TABLE 3______________________________________Initial pH     2.12    2.66    3.47 5.87 7.50 9.93 10.23______________________________________Concentration     213     104     45   32   30   41   52of solublezinc (ppm)______________________________________
EXAMPLE 3

The zinc hydrotalcite of the formula Zn6 Al2 (OH)16 CO3.4H2 O and the copper hydrotalcite of the formula Cu3 Mg9 Al4 (OH)32 C14 H2 O were tested as to their anti-plaque activity. The test protocol was as follows: Strep.sanguis cells were grown overnight on blood agar plates. The cells were harvested and suspended in sterile 1% calcium chloride. Hydroxyapatite discs were immersed in this bacterial suspension for 30 mins, then transferred to an in vitro plaque apparatus. Medium (BHI +1% sucrose) was dripped onto the discs continuously for 24 hrs at 37° C.

Test solutions were prepared by dispersing the appropriate solid material at a concentration of 1% w/w in distilled water or in water containing 0.2% Natrosol 250 HR (a polymeric thickening agent). They were sterilised by autoclaving before use.

Sterile solutions of test products were applied to the discs (2.5 ml/disc), then a suspension of Strep.sanguis in water was used to re-inoculate each disc. The medium drip was re-started and the discs incubated for a further 24 hrs at 37° C. The amount of plaque growth was assessed by sonicating each disc for 20 secs in 2 ml of saline solution and measuring total viable counts. (TVC)

The results were as follows:

______________________________________The results were as follows:Test solution (n = 4)                TVC (cfu/ml)______________________________________Distilled water (control)                2.5 (± 0.45) × 107Zinc hydrotalcite    1.05 (± 1.3) × 106Copper hydrotalcite (+ Natrosol)                5.8 (± 2.6) × 103______________________________________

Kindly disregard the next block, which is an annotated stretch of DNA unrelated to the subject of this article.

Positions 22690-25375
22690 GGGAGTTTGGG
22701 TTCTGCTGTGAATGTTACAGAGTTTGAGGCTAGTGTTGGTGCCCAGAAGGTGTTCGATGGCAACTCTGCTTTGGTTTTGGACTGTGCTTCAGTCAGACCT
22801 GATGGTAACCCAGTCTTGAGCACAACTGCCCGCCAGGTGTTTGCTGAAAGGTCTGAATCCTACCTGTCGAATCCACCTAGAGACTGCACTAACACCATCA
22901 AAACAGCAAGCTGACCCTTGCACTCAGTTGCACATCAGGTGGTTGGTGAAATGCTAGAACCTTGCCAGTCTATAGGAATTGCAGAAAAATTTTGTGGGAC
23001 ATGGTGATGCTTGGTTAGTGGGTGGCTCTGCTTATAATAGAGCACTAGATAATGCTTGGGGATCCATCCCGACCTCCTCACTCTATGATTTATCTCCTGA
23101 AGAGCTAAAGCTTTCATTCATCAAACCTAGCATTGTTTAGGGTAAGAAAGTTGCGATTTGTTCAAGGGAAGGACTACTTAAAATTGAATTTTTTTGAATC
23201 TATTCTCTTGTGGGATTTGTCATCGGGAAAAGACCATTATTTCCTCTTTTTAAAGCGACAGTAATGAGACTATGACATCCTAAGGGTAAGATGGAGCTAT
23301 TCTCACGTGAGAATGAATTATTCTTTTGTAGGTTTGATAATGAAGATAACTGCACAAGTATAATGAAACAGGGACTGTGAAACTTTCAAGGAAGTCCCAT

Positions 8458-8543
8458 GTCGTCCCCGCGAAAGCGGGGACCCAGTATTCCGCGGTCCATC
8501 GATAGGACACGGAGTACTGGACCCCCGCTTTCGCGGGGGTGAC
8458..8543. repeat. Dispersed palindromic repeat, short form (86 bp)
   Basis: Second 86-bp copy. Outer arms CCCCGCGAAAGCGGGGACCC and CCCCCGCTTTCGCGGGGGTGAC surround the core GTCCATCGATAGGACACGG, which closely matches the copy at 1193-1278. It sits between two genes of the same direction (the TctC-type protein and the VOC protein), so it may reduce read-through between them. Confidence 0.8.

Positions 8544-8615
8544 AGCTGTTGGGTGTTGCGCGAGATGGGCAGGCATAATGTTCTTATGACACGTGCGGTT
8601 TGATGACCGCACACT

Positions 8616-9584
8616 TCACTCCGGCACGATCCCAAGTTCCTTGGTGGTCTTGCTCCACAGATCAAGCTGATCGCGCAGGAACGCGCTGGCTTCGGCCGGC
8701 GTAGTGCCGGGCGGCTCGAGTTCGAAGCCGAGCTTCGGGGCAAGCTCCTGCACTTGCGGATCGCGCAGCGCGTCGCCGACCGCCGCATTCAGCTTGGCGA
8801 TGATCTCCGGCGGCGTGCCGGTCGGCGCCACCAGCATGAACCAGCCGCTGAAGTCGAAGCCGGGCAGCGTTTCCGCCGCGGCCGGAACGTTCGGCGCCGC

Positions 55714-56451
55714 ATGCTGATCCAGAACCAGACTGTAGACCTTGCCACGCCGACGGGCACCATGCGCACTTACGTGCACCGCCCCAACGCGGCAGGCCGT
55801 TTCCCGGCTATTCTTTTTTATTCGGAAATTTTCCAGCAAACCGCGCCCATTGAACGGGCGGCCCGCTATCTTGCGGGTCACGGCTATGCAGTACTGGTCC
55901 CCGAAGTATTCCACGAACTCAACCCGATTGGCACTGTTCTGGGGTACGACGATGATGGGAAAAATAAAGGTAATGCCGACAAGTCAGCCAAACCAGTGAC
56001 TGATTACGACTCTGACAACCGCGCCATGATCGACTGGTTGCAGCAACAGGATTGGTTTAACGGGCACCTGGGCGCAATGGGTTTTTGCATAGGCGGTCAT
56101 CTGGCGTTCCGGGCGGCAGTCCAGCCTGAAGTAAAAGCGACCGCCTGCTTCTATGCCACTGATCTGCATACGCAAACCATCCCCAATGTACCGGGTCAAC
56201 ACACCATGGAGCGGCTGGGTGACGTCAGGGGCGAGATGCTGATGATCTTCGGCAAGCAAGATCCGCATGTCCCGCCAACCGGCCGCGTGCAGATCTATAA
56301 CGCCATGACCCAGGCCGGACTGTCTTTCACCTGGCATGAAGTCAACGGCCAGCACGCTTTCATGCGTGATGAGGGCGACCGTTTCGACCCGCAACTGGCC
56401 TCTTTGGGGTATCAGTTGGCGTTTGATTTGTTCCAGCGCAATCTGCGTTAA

Patent Citations
Cited PatentFiling datePublication dateApplicantTitle
US4296084 *Oct 29, 1979Oct 20, 1981Thiokol CorporationMethod of and apparatus for gas generation
Referenced by
Citing PatentFiling datePublication dateApplicantTitle
US5085850 *Nov 9, 1990Feb 4, 1992Warner-Lambert CompanyAnti-plaque compositions comprising a combination of morpholinoamino alcohol and metal salts
US5094842 *Oct 4, 1990Mar 10, 1992Chesebrough-Pond's Usa Co., Division Of Conopco, Inc.Oral compositions
US5096702 *Sep 11, 1990Mar 17, 1992Chesebrough-Pond's Usa Co., Division Of Conopco, Inc.Dentifrice compositions
US5455024 *Jan 26, 1995Oct 3, 1995Church & Dwight Co., Inc.Dentifrices containing zinc oxide particles and sodium bicarbonate
US8216608 *Dec 14, 2007Jul 10, 2012Kyowa Chemical Industry Co., Ltd.Gastric antacid
US20090142394 *Dec 14, 2007Jun 4, 2009Kyowa Chemical Industry Co., Ltd.Gastric Antacid
Classifications
U.S. Classification424/49, 424/52
International ClassificationA61Q11/00, A61K8/365, A61K8/26, A61K8/22, A61K8/00
Cooperative ClassificationA61K8/26, A61K8/365, A61Q11/00
European ClassificationA61K8/365, A61Q11/00, A61K8/26
Legal Events
DateCodeEventDescription
Feb 5, 1990ASAssignment
Owner name: CHESEBROUGH-PONDS, INC., A CORP. OF CT., CONNECTIC
Free format text: ASSIGNMENT OF ASSIGNORS INTEREST.;ASSIGNORS:ADAM, UNUS S.;BROWN, GRAHAM T.;LYLE, IAN G.;AND OTHERS;REEL/FRAME:005236/0891
Effective date: 19891114
Dec 13, 1993FPAYFee payment
Year of fee payment: 4
Dec 4, 1997FPAYFee payment
Year of fee payment: 8
May 28, 2002REMIMaintenance fee reminder mailed
Nov 13, 2002LAPSLapse for failure to pay maintenance fees
Jan 7, 2003FPExpired due to failure to pay maintenance fee
Effective date: 20021113